Suborn

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Suborn

To encourage perjury through bribery, coercion, or any other means. Like perjury itself, subornation is illegal in practically every jurisdiction.
References in periodicals archive ?
But the amount they were offering me per programme was a fortune in relation to my State pension and keeping the air in my tyres, so I was sort of suborned.
Although I would staunchly defend the equal validity of applied anthropology and its potential to produce leading edge research, it remains that, immersed in interdisciplinary contexts, it is sometimes difficult for practitioners to avoid being suborned into producing the kind of atheoretical writing that one might describe as 'UN-speak' or 'policy report language', and there is some small evidence of this here.
This was a time of political conviction and patriotism, although some agents in place were suborned by money or blackmail.
As he passed sentence he told him: "You were the instigator of this appalling crime and you suborned your sons into doing what they did.
Has the bad old world of nation-stares been subsumed, perhaps suborned, into a world order of global markets that make our attention to national hegemonies--both their interests and injustices--somehow irrelevant?
It is much more difficult to detect suborned perjury and the suppression of exculpatory evidence because they are not in the legal record.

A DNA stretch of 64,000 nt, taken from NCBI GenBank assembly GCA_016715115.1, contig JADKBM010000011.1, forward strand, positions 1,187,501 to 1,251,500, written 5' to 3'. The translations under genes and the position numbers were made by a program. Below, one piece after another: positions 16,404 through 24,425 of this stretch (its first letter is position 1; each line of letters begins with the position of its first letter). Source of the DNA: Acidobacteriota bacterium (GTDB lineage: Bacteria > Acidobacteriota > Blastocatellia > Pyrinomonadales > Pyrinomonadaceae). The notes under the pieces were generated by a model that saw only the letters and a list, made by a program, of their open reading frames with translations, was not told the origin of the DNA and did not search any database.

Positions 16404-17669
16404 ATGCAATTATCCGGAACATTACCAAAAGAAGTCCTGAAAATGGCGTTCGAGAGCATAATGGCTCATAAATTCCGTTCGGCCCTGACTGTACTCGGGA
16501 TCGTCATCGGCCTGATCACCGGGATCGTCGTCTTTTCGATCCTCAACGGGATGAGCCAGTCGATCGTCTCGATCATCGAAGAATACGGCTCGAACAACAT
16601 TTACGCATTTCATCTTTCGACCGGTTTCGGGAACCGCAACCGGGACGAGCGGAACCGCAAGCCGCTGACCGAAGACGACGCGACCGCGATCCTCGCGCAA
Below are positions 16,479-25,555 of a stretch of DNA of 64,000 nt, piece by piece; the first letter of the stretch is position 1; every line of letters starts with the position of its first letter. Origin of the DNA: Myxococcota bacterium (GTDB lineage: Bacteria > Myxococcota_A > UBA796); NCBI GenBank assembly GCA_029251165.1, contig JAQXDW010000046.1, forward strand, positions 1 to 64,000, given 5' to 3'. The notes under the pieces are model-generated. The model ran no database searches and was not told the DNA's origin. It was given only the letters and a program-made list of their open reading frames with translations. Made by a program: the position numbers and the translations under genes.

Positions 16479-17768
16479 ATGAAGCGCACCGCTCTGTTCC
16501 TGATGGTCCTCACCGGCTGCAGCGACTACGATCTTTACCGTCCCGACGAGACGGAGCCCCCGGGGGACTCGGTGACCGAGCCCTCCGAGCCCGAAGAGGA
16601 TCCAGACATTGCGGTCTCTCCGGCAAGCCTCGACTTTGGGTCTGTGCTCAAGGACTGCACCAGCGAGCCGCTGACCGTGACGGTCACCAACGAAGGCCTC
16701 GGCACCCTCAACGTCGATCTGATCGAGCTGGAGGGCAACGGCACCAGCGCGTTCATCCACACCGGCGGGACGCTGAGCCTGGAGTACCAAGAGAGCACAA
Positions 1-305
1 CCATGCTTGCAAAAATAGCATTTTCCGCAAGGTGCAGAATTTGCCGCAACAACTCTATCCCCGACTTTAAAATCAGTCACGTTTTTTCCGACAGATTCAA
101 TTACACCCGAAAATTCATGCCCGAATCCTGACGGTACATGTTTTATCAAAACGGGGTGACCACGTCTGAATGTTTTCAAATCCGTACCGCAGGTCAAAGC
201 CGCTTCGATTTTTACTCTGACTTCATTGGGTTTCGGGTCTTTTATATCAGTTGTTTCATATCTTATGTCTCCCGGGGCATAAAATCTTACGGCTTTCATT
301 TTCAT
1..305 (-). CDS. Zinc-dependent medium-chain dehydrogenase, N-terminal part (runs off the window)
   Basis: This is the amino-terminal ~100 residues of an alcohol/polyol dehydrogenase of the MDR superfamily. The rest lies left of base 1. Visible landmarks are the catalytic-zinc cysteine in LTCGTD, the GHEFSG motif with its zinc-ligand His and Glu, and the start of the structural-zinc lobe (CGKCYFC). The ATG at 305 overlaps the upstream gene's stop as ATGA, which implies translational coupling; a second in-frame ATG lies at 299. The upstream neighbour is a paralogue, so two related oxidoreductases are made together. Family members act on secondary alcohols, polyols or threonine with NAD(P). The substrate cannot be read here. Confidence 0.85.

The closed financial elite of two thousand "kings of the republic" who ran the Bank of France, which had a budget larger than that of the state, suborned deputies to do their bidding.
These questions are suborned to those about health, "which appears in none of our titles but is -- either explicitly or implicitly -- the subject of every chapter that follows and the raison d'etre for the entire work.
Bush was unable to put through the North American Free Trade Agreement, he was removed in favor of President Clinton, who promptly suborned enough Democrats in Congress to join with most of the Republicans in putting it through.
Weinstein provides valuable comments on legal processes, problems of suborned witnesses, court notaries doctoring witnesses' evidence (and challenged by fei sty women witnesses), on the role of "gossip" and "opinion" in testimony, on the problems of official peace-making and establishing sureties.
APPARENTLY there have been some complaints about last Saturday's column in which I described how I'd been suborned by the big bookmakers and `turned' to serve their cause.